In 1973, the Peruvian government created the Connecticut-sized Manu National Park (3.7 million acres). Then, in 1980, it declared the previously unprotected lower half of the Manu River a "reserved zone." Though much smaller than the park proper, the Reserved Zone contains seven out of the 12 glistening, 200-yard-wide oxbow lakes created by the meandering Manu River.

None of the 2,500 tourists who visited the Manu area in 1997 entered the park, for tourism is prohibited there. Rather, they visited even better wildlife viewing sites in the Reserved Zone and the enormous wilderness area of the Blanco watershed, immediately east of the mouth of the Manu River. Paradoxically, the most scenic lakes and tamest wildlife are not found in the park, but rather, in this latter area. The wildlife is tamer within these areas because there has been no significant hunting for several decades, and there are few or no uncontacted Indians. In contrast, 95% of the park is inhabited by a total of a few thousand recently contacted and, in most cases, out-of-contact (and consequently quite dangerous) Machiguenga Indians. These Indians bowhunt monkeys, tapirs, and other game species, rendering them scarce or skittish.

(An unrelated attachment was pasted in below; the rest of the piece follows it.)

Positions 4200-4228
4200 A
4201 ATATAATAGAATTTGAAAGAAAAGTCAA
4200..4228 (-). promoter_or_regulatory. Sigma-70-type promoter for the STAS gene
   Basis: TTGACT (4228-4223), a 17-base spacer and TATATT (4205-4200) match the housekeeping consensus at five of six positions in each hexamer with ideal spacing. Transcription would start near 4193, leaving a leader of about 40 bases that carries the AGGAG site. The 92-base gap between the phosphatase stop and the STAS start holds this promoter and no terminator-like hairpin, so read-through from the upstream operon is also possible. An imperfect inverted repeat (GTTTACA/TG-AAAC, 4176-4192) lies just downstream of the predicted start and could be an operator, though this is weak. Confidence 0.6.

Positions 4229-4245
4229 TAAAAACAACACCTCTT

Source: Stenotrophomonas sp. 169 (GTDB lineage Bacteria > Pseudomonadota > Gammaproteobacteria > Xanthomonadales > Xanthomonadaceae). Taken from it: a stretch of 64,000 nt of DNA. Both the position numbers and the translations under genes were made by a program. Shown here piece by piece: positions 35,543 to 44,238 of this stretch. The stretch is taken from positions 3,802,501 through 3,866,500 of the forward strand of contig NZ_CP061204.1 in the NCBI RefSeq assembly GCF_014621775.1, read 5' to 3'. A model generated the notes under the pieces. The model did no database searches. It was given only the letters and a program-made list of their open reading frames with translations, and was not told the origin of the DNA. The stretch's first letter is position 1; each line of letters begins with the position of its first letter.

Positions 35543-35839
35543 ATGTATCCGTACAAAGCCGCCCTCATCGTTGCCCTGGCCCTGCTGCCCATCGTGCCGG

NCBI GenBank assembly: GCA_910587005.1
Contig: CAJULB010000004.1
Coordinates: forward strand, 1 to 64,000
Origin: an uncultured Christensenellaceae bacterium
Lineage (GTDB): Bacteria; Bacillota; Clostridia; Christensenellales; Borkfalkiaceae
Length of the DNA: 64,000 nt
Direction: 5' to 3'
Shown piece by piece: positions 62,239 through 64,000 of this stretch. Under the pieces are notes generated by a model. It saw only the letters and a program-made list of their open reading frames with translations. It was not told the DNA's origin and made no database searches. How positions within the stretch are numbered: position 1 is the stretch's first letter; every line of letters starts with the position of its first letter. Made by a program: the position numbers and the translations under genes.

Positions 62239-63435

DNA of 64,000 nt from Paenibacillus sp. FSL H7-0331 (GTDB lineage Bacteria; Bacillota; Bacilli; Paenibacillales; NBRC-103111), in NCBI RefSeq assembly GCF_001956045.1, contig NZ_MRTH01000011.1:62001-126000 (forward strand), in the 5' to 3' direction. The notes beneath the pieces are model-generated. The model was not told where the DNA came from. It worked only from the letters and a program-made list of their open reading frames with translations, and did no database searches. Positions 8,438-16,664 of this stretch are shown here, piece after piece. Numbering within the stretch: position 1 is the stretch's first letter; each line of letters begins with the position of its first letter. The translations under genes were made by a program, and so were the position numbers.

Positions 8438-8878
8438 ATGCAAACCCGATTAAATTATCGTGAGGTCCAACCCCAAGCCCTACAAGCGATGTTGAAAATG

Though the "reserved zone" status is only temporary under Peruvian law, to date there have been no moves to create a permanent status for the Manu Reserved Zone. Thus, conservationists must be vigilant to protect this region. Since 1980, the "reserved zone" has prohibited hunting, allowing the wildlife populations to recover and to become progressively tamer and more accustomed to tourists.

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